Occasionally, corporate institutions may have projects that require public funding or financial assistance from the government. Lobbyists help their clients obtain valuable counsel from finance officials in the government who are experienced in the sector of economic development and financing (Frese). Projects may merit funding depending on certain things, including; the location, the public good and the potential of employment creation. Therefore, lobbyists may meet such knowledgeable individuals such as the accountants and the government attorneys in the early stages of the process. Their clients will therefore get better advice on matters such as the strategies of negotiation with potential investors and the proper methods of generating tax-efficient business structures (Greer). In addition, in case their clients receive local appropriations or state funding, the lobbyists will be in charge of the budgeting and the financial decisions (Greer).
Lobbying is a cost effective method of CPA if done by an individual as compared to a group. Gathering the needed information such as scheduling meeting with government officials, setting the time and place of meeting and coming up with what to say may prove to be labour intensive (Frese). However a lobbyist can prepare all these required information early hence cost effectiveness is achieved. Moreover, the lobbyist can advocate for several clients at once (Greer).
Additionally, corporate lobbying has promoted public participation in civic processes (Greer). Grassroots lobbyists have used various means to reach to the public and relay important information about a specific agenda (Greer). They have travelled wide, used the social media, spoken and written to increase the public awareness on different issues and concerns. They have compelled the society to respond to the issues (Frese). By enlightening the public, lobbyists have indeed involved a large group of citizens in a country to participate in the civic process. In many countries of the world, lobbyists are privately owned and financed and thus there is no usage of the public funds (Frese). They are funded to gather the required information by the legislators. Therefore, the public officials do not have to incur costs in the process of data collection research on public opinion. In the process, the taxpayers’ money is saved.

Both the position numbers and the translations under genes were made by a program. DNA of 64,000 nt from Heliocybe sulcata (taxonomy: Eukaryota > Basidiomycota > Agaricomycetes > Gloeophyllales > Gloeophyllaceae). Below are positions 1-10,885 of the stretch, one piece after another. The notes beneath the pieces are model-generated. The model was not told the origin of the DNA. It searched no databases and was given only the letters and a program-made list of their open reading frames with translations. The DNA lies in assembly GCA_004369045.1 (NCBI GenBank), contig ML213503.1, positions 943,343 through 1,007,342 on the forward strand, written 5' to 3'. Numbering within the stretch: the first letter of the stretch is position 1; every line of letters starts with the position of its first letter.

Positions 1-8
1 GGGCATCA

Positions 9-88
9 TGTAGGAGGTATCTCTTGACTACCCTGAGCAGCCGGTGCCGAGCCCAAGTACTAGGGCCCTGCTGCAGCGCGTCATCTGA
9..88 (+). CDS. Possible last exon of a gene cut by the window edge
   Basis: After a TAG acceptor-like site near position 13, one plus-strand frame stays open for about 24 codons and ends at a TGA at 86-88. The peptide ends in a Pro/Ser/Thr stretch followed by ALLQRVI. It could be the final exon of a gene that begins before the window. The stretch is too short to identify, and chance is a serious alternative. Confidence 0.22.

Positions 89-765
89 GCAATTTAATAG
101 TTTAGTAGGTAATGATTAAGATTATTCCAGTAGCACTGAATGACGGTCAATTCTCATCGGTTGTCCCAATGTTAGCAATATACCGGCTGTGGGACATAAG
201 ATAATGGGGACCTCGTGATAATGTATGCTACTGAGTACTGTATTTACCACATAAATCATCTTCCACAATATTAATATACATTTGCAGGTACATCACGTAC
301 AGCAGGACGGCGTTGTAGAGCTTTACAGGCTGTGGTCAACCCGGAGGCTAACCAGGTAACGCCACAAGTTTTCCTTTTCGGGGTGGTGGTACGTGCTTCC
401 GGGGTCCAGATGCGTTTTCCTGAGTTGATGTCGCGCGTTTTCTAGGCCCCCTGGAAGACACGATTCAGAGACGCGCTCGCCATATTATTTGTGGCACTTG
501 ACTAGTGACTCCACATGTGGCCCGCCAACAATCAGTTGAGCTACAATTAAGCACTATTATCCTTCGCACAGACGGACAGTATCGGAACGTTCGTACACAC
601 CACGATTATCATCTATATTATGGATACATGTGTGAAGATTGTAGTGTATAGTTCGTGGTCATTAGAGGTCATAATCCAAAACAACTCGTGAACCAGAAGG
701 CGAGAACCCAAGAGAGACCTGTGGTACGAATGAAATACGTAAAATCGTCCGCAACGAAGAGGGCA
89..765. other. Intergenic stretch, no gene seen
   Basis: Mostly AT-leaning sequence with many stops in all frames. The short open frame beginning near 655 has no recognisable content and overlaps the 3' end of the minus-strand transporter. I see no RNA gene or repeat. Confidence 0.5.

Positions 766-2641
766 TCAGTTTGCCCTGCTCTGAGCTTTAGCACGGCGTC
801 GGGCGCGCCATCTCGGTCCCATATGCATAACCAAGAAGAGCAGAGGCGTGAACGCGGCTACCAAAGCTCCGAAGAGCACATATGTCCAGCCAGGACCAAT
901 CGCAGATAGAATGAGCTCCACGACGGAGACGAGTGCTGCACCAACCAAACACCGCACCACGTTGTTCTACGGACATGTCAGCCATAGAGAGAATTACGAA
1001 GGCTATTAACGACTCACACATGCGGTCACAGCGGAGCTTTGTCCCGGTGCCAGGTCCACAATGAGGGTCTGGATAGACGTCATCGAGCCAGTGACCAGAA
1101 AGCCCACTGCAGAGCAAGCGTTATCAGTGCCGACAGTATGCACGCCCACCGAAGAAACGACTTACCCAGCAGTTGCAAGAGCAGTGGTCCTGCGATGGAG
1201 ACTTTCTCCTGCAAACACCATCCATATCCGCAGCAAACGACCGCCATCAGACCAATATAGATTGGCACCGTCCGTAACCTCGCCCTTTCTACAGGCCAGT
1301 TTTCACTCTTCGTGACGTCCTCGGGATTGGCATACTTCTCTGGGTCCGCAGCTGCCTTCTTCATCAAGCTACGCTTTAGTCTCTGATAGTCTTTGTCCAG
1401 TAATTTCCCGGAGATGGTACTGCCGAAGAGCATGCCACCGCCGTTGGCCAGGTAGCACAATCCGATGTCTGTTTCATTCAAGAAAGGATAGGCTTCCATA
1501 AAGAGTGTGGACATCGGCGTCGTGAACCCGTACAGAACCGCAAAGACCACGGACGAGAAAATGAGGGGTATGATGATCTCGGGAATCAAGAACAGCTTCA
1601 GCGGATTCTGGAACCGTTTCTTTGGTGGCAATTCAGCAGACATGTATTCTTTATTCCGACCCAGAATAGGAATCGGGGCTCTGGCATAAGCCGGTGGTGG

Above all, lobbyists who are excellent in their work and have desirable reputation in the surrounding society, act with regard to corporate ethics on behalf of their clients and make reasonable political contributions for the benefit of their clients (Frese). Corporate institutions in a country that participate effectively in lobbying, have and continue to benefit more on the results of political activities. It has been a misconception that lobbyists engage in advocacy on behalf of large business corporations. Lobbyists however also advocate for the interests of the minority associations (Frese). They represent the small groups and individuals that would have otherwise not been heard. Due to their professionalism, lobbyists have the ability and resources to influence the outcome of legislation that minority groups and individuals may not have the ways to.
Despite the numerous merits of lobbying, corporate institutions have also incurred mentionable losses as a result of lobbying. It is relatively hard for many lobbyists to access the required information from public officials and legislators. Moreover, this may hinder the possibility of establishing a strong link between the legislator and the lobbyists’ clients (Keijzers). It rules out the chances of building trusting relations. Thus, the lobbyists have to work extremely hard to gain trust from the legislators. In some instances, lobbyists who initially were public officials may have built undesirable reputation. This in turn limits their accessibility chances to the vital information (Keijzers).
Additionally, the task of a lobbyist may seem exciting and attractive as it may be fast-paced. However, it may occasionally take longer durations hence requiring lengthy working hours. In the event that an important bill is in the process of legislation, lobbyists have to work tirelessly to ensure the desired outcome is arrived at (Keijzers). Moreover, lobbyists may have to work late into the night, making the necessary phone calls, writing relevant letters and coming up with strategies on how to involve the general public in the civic processes. Lobbyists the task of ensuring those public officials and the legislators are aware of the current information. Meeting deadlines and tight job schedules can at times be draining (Keijzers).